Why The Poor Slums Remain Poorer

By Hassan Ibrahim Conteh

At Susan’s Bay, a tall stout black man, barely in his thirties, tolled up the concrete steps carrying a bag full of steamed groundnut with sweat heavily pouring off him.

At a distance, a woman, barely in her forties (40s), was selling her afternoon cookery, shouting out customers. Whilst an old man, in his mid-seventies (70s), tightly held out a dirty piece of cigarette paper, probably guessing out Mercury Lotto winning numbers for the day.

This image paints a picture of hardship and never-ending poverty of majority of deprived people living in the slums. They are thoroughly being kept at the margin of the country’s development since post-independence.

For the youths totting heavy commodity goods, direct to Dove Cut Market for traders, is occasionally the daily routine work. In the absence of industrial and community empowerment jobs, sweated labourers work in the form of carrying goods, which are the only alternative means of youth’s survival.

With a population of about three thousand people residing in Susan’s Bay, according to 2015 Sierra Leone Housing and Population Census, there is no health care facility, purified tap water, a preparatory school and a community centre at Susan’s Bay.

Over the years, Susan’s Bay, just like other slums in Freetown, has been traditionally marginalized by successive governments.  The community itself, which is famously known as ‘Big Wharf,’ is a densely populated area, which is congested and infested with dirt thrown out in the sea or dirt drifted by the sea waves backwards.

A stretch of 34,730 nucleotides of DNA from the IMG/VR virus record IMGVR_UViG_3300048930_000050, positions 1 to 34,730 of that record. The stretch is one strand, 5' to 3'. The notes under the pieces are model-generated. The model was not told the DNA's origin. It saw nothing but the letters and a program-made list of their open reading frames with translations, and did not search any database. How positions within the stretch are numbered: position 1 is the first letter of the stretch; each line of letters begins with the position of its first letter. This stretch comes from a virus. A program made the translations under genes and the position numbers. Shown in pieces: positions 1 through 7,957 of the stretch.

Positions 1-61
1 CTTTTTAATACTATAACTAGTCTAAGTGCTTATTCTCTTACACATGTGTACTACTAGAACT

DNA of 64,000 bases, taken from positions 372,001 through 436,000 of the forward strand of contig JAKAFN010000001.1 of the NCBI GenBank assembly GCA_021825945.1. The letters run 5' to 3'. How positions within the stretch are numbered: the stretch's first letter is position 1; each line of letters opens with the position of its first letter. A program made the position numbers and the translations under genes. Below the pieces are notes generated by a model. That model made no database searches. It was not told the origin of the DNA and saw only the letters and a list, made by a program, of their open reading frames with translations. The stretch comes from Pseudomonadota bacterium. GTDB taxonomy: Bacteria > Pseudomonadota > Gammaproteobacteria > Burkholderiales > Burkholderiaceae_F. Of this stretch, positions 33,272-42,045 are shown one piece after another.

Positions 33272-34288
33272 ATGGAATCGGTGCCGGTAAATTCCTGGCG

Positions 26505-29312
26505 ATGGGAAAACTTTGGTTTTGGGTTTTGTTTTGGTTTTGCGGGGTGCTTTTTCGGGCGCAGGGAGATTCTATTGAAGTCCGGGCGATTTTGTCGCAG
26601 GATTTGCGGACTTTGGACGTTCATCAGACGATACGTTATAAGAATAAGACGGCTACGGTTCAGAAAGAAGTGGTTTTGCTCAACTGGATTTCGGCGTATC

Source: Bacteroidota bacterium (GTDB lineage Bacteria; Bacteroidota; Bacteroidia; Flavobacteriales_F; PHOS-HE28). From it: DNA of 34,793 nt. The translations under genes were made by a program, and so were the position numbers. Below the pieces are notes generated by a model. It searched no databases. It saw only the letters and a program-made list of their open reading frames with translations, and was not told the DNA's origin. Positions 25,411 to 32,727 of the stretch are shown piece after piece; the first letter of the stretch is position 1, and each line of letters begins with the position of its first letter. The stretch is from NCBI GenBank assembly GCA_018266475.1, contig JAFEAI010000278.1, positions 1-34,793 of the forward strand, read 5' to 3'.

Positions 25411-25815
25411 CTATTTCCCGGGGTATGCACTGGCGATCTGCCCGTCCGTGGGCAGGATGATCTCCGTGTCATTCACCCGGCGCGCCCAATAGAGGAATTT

“We are tired of preaching to governments about this gutter. During the dry season those piles of dirt, thrown into the gutter, lead to a heap of rubbish. And during the early period of the raining season, the rubbish is forced out, which results to flooding,” explains Issa Kamara, a resident and ex-Chairman of Israelites Development Organization.

Issa recalled that Susan’s Bay used to be an ideal, clean area where football was played in the 1980s.

“I remember those days when I was in my youthful age; we used to swim and play football with people watching us. There used to be some sand all over the beach,” he recalled.

The sandy coastal bay experienced mass exodus of people fleeing from the provinces in the early 1990s in the wake of the country’s civil war. Since 1991, when Israelites Development Organization (IDO) was formed, its members, including Issa, Morlai Kamara and Gibrila Dumbuya, were at the heart of the community’s development.

Morlai Kamara said the existence of their organization was inspired by NPRC’s Saturday country cleaning exercise, of which they borrowed the initiative to complement government’s effort by cleaning the entire Susan’s Bay community.  The National Provisional Ruling Council (NPRC) was a military government led by Valentine Strasser in 1992.

“We told ourselves that we should not sit back but to start banking the water and create more spaces for people to live,” Morlai lamented.

Morlai, aged 53, was not happy with his current situation of hardship.  “Imagine I was born since 1967 and, up till now, I don’t have anything developmental to point at as my own. I still languish in abject poverty,” he says regrettably.